ALISON BROOKER (AB): Business resilience is a competitive advantage. According to a recent Forrester report, companies with more mature resilience capabilities are growing two and a half times faster than the competition. But as business resilience becomes more vital to success, it also has to be a shared responsibility across all C-suite executives.
I'm your guest host, Alison Brooker, and this is IT Availability Now, the show that tells stories of business resilience from the people who keep the digital world available.
On today's show, we talk to Kaushik Ray, Senior Vice President and General Manager of Recovery Services at Sungard AS about the future of business resilience, what this means for C-level executives and how they can adjust responsibilities to meet new requirements.
Kaushik, welcome to the show.
KAUSHIK RAY (KR): Thank you.
(AB): Before we get into the future of business resilience, let's talk a bit about how organisations have traditionally approached it. So historically, who's been responsible for business resilience?
(KR): Yeah, so I think traditionally, resilience has always been thought of as an IT thing, especially for organisations that have relied heavily on IT to run their business. And so, the executive in charge has always been the CIO, the chief information officer. It’s typically been a disaster recovery coordinator working in some portion of the CIO’s office. Sometimes it's part of the security office, the CISO’s office within the CIO organisation. But that's where traditionally we have seen it lie.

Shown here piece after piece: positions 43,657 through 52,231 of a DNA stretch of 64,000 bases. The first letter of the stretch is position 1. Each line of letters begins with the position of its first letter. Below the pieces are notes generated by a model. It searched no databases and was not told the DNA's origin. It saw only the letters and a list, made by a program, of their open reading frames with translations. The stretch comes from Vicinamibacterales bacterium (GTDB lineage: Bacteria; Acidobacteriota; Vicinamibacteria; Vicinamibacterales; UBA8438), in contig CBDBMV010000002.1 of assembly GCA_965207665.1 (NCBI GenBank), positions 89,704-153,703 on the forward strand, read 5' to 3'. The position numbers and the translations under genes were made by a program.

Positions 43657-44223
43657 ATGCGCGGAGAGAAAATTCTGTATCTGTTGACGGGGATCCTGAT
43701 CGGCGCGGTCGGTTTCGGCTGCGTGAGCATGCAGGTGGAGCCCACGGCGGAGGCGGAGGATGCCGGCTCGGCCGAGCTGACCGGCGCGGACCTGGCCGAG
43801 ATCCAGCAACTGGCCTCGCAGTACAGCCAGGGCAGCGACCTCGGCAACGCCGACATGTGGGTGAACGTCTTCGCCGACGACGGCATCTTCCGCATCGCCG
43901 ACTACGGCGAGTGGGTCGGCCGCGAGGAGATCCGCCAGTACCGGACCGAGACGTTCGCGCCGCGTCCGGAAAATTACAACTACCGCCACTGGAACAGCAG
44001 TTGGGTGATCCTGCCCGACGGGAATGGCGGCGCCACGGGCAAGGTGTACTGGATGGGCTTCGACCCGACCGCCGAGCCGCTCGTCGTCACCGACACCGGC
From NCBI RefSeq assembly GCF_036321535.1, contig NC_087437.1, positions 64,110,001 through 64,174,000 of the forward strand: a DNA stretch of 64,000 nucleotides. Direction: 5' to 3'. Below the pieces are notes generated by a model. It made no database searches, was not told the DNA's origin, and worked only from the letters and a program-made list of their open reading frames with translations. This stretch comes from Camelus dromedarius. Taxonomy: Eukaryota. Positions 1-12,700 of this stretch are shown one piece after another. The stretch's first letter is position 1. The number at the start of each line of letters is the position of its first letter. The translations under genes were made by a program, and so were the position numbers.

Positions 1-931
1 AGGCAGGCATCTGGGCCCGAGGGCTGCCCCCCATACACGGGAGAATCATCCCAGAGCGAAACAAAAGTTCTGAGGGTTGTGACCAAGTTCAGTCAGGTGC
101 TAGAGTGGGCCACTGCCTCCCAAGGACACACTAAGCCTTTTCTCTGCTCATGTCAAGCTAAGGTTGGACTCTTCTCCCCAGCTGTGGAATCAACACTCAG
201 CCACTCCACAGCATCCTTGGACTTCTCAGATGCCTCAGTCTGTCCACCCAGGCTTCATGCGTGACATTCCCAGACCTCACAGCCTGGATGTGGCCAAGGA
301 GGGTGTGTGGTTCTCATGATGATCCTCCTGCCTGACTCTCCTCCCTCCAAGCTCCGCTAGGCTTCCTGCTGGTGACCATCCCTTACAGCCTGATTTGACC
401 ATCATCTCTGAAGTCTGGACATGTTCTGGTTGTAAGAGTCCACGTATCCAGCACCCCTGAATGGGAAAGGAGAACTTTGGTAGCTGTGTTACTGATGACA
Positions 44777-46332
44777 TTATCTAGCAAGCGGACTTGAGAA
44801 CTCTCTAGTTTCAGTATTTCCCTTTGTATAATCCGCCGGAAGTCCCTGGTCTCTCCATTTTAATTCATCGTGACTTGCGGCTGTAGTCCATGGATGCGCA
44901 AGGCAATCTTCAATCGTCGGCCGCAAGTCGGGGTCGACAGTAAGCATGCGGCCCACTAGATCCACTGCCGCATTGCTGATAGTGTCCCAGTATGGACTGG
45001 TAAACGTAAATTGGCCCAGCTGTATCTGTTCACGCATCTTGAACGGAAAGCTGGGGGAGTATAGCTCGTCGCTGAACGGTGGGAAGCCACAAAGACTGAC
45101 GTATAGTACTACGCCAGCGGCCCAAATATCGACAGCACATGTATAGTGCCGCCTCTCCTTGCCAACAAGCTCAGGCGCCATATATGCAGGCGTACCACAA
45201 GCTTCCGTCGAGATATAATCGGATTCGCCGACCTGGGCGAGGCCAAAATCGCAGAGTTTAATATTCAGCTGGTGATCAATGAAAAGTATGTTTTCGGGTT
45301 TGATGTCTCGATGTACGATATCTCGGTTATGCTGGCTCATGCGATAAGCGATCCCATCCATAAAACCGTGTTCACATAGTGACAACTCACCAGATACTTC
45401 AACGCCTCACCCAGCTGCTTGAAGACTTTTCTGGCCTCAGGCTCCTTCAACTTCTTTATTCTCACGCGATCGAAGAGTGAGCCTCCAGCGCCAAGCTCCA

(AB): What limitations do you see with this arrangement?
(KR): Well, I think it's in the topic itself, right? The topic is not IT resilience, it's business resilience. It can't just be IT’s problem to solve, IT’s challenge to solve. In whichever organisation that we have been to where we have not seen a tight collaboration between the business side and the IT side, the results are not optimal.
(AB): Why has business resilience become more top of mind lately for companies?
(KR): Well, I think, you know, depending upon where a company's operations are located, whether it be the business offices or data centres, some companies might not have gone through any major crisis. Obviously, those companies that work out of tornado zones or hurricane zones, they have seen and faced crises. But if you're not - I'm based in Northern Virginia, if you're in the DC metro area, typically we have not seen a lot of natural calamities happen here. Maybe an odd winter storm once every 10 years or so, but not that often.
People have not faced it, but two things have completely changed that, where everybody is impacted. One is the pandemic. It came out of nowhere at us, globally impacting businesses for the last couple of years. And the other one is rising cyber attacks, which knows no geographical boundaries. You can be anywhere and still undergo a cyber attack and ransomware attack. So, these two things have brought business resiliency to the forefront for everybody, whereas previously it might have been in pockets.
(AB): What conclusions do you think companies have made as a result of this?
(KR): Companies have realised that especially, say with the pandemic - let's take one of them one at a time - where either IT systems might be up, but then if you don't have the operational continuity plan in place or business continuity plan in place that goes hand in hand with the IT resilience and availability, you be impacted, right?